Sunday, March 9, 2003
My mother and father each grew up with sisters and started off wanting some boys to balance the genealogical mix a bit. They wound up with four sons. "Be careful what you wish for," my mom was wont to say, especially stuck in the house late on a rainy afternoon with thrown objects whizzing through the air around her. With all those brothers around, my early years at home centered around sports (including our own fraternal version of studio wrestling in the living room), pranks on the unwary, eating everything in sight and other guy-type pursuits. Given these conditions, one might wonder where I first encountered any hint of feminine influence on my worldview. My mother was definitely outnumbered and, sad to admit, all of us guys ignored her good advice every once in a while.
Fortunately for my mother, and in the long run for me as well, there was help available. Beyond my very male-oriented nuclear household, my extended family was populated with strong assertive women of all ages, imbued with sturdy confidence, graced with wide-ranging talents.
Whenever we'd head off to visit them during summer vacation or holidays, the dominant milieu my brothers and I lived within was, shall I say, reoriented. As I was somewhat headstrong myself, this process occasionally led to conflict, but in time I looked forward to and appreciated being surrounded by smart, witty, iron-willed, opinionated and ambitious women. Women who wouldn't tolerate any ridiculous poop, be it of the bull or chicken variety.
Once the combined influence and guidance of all these grandmothers, aunts, and cousins had me suitably educated and conditioned, I headed off to graduate school, where I found another strong, assertive woman. Without delay I married her.
The trend of "girl power" in my extended family has continued to develop. Over the last several years my life has been enriched by nieces Kelsey (age 12) and Madeleine (2), and goddaughters Virginia (10) and Erin (7). (In the interest of journalistic accuracy, I note that Erin is the sister of our godson, but I call her and treat her as goddaughter even though it's not official in the Episcopal church.)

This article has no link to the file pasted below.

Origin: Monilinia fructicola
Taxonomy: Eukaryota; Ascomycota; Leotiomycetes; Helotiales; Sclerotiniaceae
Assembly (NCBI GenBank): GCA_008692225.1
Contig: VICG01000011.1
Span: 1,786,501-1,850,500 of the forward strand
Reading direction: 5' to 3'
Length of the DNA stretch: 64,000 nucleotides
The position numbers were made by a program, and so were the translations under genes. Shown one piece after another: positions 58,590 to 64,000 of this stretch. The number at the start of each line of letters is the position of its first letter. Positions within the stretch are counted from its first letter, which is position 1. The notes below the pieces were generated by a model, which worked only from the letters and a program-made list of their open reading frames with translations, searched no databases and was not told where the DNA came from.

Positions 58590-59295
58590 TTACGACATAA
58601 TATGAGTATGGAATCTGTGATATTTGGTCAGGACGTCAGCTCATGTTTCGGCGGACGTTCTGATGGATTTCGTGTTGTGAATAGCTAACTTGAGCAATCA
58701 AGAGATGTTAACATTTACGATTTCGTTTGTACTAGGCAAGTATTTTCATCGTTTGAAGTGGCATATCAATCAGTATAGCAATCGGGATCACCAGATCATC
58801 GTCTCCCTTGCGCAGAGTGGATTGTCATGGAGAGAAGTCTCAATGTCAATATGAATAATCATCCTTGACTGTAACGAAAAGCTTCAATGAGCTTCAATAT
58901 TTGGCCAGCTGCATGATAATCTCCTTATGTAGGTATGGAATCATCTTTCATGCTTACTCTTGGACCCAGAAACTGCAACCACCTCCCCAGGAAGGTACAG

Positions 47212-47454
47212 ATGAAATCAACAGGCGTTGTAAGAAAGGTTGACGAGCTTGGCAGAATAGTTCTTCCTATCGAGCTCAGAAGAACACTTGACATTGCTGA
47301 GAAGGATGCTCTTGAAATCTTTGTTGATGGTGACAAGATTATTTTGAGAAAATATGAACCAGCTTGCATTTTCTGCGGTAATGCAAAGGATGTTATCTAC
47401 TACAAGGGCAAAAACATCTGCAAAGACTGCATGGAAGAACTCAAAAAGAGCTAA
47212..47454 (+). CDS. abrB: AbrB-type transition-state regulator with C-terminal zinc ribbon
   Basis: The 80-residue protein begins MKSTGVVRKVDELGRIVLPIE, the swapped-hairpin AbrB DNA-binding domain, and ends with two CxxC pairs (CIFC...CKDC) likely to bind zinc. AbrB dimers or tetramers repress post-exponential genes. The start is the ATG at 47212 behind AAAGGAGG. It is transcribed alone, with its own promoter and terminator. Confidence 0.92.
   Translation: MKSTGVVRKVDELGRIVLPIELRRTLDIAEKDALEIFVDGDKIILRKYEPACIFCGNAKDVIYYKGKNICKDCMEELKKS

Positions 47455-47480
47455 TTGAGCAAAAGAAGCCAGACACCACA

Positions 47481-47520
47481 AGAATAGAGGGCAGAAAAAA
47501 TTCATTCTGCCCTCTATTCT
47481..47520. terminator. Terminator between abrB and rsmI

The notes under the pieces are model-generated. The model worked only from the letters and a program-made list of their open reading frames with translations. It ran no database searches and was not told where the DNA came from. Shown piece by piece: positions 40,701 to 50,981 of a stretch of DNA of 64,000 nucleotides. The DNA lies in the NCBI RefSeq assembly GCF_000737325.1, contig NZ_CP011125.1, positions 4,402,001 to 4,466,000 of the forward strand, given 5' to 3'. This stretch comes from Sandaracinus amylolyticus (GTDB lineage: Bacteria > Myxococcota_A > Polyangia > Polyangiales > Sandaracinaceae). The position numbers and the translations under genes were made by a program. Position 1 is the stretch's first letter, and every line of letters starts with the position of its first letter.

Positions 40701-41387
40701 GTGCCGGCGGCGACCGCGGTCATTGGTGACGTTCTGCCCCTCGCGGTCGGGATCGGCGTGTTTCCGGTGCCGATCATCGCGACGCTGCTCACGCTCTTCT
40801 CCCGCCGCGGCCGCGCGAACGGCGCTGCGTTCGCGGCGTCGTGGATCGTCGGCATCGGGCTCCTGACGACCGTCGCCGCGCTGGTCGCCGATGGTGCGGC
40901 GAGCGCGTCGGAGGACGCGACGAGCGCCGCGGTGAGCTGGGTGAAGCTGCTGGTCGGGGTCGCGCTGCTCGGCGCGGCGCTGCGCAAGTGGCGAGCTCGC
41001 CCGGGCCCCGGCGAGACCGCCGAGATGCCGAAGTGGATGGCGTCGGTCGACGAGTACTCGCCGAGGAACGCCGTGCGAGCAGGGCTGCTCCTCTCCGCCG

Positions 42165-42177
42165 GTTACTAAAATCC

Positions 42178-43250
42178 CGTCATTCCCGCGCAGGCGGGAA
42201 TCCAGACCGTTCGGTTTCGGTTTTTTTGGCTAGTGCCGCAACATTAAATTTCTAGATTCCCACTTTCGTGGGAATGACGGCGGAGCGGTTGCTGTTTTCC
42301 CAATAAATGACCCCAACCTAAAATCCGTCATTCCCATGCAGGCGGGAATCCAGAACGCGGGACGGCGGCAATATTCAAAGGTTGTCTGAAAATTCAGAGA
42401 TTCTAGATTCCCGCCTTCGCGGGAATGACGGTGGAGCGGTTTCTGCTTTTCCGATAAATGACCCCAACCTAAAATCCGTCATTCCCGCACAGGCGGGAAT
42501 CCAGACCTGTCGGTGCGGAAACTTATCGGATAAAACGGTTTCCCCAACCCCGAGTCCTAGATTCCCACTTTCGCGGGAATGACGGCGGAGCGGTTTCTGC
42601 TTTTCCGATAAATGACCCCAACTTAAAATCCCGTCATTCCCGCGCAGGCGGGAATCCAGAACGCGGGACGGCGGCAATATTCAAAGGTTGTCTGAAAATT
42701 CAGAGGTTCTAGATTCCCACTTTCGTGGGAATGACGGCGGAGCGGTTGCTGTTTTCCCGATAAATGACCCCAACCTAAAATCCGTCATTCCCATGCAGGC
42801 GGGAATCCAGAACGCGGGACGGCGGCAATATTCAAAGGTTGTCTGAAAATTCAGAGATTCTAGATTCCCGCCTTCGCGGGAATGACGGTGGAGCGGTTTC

Kelsey, Madeleine, Virginia and Erin are all carrying on the strong assertive female tradition to which I've grown accustomed, each in her own unique way. I'm all for that. Indeed, in my roles as uncle and godfather, I am doing my best to encourage, or at least not impede, the development of that kind of personality.
Some of my effort will include conveying information and advice on topics that some uninformed folks might even consider guy-oriented, such as baseball, geographic orientation and military history.
Thanks to my upbringing, though, I know I should pass along more to them than knowledge of guy stuff. So I've been hunting other creative teaching tools for them that are culturally relevant. For example, I'm gathering examples of strong, assertive women from outside our family. No such role models are any more culturally relevant at this moment, especially with St. Paddy's Day fast approaching, than the national phenomenon of Jackson's own Sweet Potato Queens.
Sensitive readers may question what the SPQ movement might offer as constructive advice to my young nieces and goddaughters, given the bawdy humor and (let's be honest) sometimes man-bashing advice distilled into the Boss Queen's three best-seller books. And while I'm no literary prude, I must acknowledge that, well, the SPQ "Big Ass Cookbook (and Financial Planner)" is not a work well-suited for children's bedtime reading.
But I do sense that what undergirds all the SPQ popularity, and what inspires all the Wannabes to come parade through Jackson, Miss., is more than the Boss Queen's raucous tales, more even than the green sequins, tiaras, and big, uh, hair that started all this. Dare I posit that there is something deeper going on here? Something to be celebrated and taught for its intrinsic worth?
Well, this guy thinks there is. So, until my nieces and goddaughters can be allowed to read about the Sweet Potato Queens on their own, I've collected some SPQ teachings I've come across that I hope they'll absorb. With apologies to the Boss Queen, here is my edited-for-children list:
1) Take creative risks.
2) Be resilient.
3) Recognize stupid mistakes and don't repeat them.
4) Indulge a riotous sense of humor.
5) Cultivate a generous spirit.
6) Value memory without wallowing in the past.
7) Skewer the sanctimonious.
8) Don't let a guy ruin your life.
9) Don't ruin your life over a guy.
10) Laugh without ever worrying about the wrinkles.
Hmmm. If I make some gender-specific substitutions in Nos. 8 and 9, that should be worthy advice for my two nephews and my godson, too. I hope my sharing them with you fellows won't annoy the SPQs.
Mark Wiggs is an attorney and writer who lives in Belhaven.
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